Our results indicated that Balance Rehabilitation Unit (BRUTM) posturography is a method which can help in the identification of the sensorial changes associated with the body balance of patients with Ménière's disease, since it assesses body balance using the stimuli from daily life. The information on oscillatory velocity values and that of the elliptical area on posturography under visual deprivation, somatosensory or vestibular changes can contribute in a relevant way to the programming and to the follow up of body balance disorders in patients with Ménière's disease.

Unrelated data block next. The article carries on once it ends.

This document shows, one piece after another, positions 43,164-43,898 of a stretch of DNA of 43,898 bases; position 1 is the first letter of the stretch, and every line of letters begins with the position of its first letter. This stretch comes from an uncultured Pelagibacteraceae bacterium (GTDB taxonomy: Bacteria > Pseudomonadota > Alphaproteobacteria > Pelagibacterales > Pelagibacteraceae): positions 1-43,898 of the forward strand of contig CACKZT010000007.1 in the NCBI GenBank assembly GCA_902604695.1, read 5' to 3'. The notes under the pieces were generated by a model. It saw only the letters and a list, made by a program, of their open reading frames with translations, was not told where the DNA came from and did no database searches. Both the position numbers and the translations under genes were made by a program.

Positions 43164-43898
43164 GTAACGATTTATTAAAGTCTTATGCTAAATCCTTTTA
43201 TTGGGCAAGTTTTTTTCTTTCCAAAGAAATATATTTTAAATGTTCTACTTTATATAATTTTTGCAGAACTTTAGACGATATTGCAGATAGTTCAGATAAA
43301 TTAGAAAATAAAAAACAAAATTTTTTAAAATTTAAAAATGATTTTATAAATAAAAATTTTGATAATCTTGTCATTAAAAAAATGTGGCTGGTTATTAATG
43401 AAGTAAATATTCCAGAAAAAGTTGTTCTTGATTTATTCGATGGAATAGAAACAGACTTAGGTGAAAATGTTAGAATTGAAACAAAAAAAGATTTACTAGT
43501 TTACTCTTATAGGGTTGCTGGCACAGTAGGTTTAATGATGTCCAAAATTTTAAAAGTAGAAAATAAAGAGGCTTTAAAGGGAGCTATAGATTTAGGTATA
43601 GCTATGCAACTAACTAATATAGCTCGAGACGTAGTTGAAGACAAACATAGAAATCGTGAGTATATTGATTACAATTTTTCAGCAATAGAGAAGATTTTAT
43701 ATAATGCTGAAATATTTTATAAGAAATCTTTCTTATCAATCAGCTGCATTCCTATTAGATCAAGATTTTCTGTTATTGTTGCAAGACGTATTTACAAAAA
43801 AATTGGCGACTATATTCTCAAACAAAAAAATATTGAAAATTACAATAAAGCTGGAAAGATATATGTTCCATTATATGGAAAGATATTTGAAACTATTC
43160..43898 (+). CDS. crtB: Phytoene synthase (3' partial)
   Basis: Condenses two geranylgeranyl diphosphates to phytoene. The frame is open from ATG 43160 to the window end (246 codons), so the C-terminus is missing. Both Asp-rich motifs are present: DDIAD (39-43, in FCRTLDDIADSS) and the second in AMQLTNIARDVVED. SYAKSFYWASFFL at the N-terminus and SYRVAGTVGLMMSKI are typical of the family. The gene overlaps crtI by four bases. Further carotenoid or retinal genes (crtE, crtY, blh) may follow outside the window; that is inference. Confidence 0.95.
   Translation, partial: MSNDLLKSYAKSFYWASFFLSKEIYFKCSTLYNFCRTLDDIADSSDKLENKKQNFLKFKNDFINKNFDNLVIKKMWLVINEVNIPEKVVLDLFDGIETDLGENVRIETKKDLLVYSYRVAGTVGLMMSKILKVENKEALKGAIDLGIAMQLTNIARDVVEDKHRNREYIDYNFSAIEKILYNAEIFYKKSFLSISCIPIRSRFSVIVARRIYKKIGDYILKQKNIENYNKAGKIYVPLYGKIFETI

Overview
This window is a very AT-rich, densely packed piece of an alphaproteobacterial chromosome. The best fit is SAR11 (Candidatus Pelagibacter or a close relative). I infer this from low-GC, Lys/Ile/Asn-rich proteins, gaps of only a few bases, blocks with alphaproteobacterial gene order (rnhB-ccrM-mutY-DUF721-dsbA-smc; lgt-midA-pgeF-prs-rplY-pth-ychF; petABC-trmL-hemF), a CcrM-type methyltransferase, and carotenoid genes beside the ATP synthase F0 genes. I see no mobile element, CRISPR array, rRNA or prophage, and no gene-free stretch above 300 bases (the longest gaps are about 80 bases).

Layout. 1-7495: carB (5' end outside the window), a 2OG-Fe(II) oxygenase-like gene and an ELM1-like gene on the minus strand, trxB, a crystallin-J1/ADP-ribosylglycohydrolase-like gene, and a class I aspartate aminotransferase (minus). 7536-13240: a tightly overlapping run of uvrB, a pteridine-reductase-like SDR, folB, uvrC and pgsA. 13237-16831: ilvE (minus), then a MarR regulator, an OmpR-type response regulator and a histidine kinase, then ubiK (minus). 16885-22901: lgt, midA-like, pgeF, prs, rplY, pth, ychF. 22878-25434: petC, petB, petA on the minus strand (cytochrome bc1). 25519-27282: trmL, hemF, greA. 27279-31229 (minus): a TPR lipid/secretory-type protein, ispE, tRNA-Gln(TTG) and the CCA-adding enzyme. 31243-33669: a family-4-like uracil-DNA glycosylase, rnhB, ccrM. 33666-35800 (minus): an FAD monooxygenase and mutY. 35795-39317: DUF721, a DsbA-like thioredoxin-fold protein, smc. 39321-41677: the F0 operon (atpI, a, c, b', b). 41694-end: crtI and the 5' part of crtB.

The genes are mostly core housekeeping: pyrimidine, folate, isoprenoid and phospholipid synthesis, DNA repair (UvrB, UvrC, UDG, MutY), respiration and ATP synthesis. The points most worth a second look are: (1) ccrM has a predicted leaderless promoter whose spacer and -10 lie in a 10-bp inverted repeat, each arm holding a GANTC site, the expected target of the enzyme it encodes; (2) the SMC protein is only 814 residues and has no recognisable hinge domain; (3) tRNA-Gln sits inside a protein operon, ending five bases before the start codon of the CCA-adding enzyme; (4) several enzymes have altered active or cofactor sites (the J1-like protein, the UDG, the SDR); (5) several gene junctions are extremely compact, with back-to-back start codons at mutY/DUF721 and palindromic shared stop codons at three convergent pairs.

CONCLUSION

Body balance evaluation by means of the Balance Rehabilitation Unit (BRUTM) posturography enables the identification of oscillation velocity abnormalities and elliptical area in patients with Ménière's disease, in the conditions in which there was no vision by means of optokinetic stimuli and stimuli which integrate the visual and vestibular systems.

 

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Send correspondence to:
Flávia Salvaterra Cusin
Rua Lapa 368 Paulicéia
São Bernardo do Campo São Paulo 09689-040

Paper submitted to the BJORL-SGP (Publishing Management System - Brazilian Journal of Otorhinolaryngology) on October 06, 2009; and accepted on February 04, 2010. cod. 6695